Finding Her Brazilian Groove

New York Times, November 7, 2004

RAZILIANS love their beaches as much as Russians love their banyas and the English love their pubs. That's why, in Brazil, the quest for the perfect stretch of sand is a national obsession.

Conventional wisdom says that Ipanema is the mother of all beach parties; the bossa nova classic proves it. The shores around Salvador in the northeast boast postcard-perfect views and a rich Afro-Brazilian heritage. The cognoscenti flock to the sands of Búzios, made famous by Brigitte Bardot.

But my vote goes to the coast of Santa Catarina state, some 400 miles down the coast from Rio de Janeiro, where the beaches offer world-class surfing breaks and a bohemian vibe - think Hawaii, circa 1983 - that make this Brazil's up-and-coming region. Argentine tourists, Carnaval revelers and wave-riders have been going there since the early 1990's to escape the manic scene typically associated with Rio de Janeiro and Salvador.

The region's best-known port of call is the state capital, Florianópolis. It is the gateway to Ilha de Santa Catarina, nicknamed Floripa, where descendants of Azorean fishermen are making way for Brazilian models and international playboys, solidifying the island's reputation as the hippest year-round beach scene in South America.

Santa Catarina, settled in the 19th century by German and Italian farmers, is one of the country's wealthiest states. Some purists dismiss it as a European outpost with no real claim on the Brazilian soul. With the help of three girlfriends in March, fresh from a bitter New York winter, I was determined to prove them wrong. The plan was to spend a few warm-up days in Rio, fly south to Florianópolis and rent a car to circumnavigate Floripa clockwise starting at Canasvieiras, a resort town on the north coast.

This was my third trip to Brazil, but I was relying on Anna, our resident Brazilophile, to negotiate the itinerary, including the six days we had allotted for Santa Catarina. Besides, every time I felt tongue-tied, my brain automatically trotted out Spanish pleasantries. Gracias, not obrigada. ¿Qué pasa? rather than the ubiquitous Brazilian greeting, tudo bom? (how are you?)

Within minutes of our arrival, we realized the congested town is Santa Catarina's answer to Cancún: so many T-shirt shops, so little time. The concentration of Internet cafes, beer gardens and strolling retirees wasn't quite what we'd expected.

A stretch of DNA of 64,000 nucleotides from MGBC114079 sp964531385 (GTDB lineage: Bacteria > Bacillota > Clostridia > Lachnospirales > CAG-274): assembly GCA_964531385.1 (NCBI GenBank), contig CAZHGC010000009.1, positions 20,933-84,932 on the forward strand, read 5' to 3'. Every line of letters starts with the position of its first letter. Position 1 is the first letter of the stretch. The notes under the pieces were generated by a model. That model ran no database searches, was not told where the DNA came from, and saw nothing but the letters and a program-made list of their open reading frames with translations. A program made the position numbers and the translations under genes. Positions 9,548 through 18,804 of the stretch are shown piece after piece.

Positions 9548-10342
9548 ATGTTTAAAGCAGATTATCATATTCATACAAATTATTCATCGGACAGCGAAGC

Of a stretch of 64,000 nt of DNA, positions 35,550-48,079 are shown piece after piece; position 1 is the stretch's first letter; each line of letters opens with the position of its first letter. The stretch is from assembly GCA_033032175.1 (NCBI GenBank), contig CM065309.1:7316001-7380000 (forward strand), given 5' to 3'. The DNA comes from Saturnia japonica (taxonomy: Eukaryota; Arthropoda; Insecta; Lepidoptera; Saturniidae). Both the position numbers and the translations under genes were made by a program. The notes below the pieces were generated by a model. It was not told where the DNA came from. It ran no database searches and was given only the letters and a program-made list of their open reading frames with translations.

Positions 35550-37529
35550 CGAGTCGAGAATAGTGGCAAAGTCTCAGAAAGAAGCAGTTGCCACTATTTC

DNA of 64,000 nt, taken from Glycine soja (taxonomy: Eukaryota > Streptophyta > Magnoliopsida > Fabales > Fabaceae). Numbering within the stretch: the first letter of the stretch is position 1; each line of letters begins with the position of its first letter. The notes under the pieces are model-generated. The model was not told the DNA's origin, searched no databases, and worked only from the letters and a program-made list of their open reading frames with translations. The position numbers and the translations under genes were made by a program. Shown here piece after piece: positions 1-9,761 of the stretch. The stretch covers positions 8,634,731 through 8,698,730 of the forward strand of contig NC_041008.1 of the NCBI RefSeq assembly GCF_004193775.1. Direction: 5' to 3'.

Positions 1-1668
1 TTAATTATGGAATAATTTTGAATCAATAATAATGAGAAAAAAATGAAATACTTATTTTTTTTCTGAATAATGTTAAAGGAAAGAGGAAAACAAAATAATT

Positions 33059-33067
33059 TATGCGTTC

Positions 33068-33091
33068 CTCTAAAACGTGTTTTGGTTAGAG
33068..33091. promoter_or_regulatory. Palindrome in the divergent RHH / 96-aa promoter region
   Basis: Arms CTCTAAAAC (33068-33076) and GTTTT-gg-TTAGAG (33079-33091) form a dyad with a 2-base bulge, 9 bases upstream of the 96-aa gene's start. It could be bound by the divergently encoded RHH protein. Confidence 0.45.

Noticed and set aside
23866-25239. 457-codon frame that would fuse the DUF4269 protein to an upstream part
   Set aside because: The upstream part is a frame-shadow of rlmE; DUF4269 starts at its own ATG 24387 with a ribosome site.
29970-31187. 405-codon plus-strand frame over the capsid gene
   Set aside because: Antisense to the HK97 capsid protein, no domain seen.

We joined the masses at the beach in front of our hotel the next morning and watched an endless parade of vendors. A cart loaded with all the ingredients to make a caipirinha, the Brazilian national drink, rolled by, hippy-hoppy music (as its called here in the land of the endless vowel) blasting from its tinny speakers. Not far behind, a grandmotherly woman in a white headscarf pushed a portable grill. We were instantly drawn to the smell of her choripan, a tasty, salted Argentine sausage served in a bun.

The revelry extended into the shallow water offshore, where hilarious passengers filled a banana boat. Had we traveled to the island to party the days and nights away, such sights might have quickened our heartbeats. Barra da Lagoa, a fishing community on the shores of Lagoa da Conceição, a large inland lake, promised salvation. We piled into our rental car and headed to the island's east coast, a 45-minute, 30-mile drive along small country roads.

In the 16th century, Floripa was a strategic Spanish settlement for the transfer of gold and silver from Peru to Europe. By 1675, the Portuguese wrested control, setting the stage for immigrants from the Azores who arrived in the 18th century. Today, their descendants still ply the warm waters of the lake in brightly painted boats, searching for grouper and shrimp. This was more like it.

After settling into a rustic guesthouse, or pousada, on Praia Mole (praia is the Portuguese word for beach), about a 10-minute drive past Barra da Lagoa, we couldn't resist trying out Floripa's most bizarre sport: surfing on the island's Sahara-like dunes.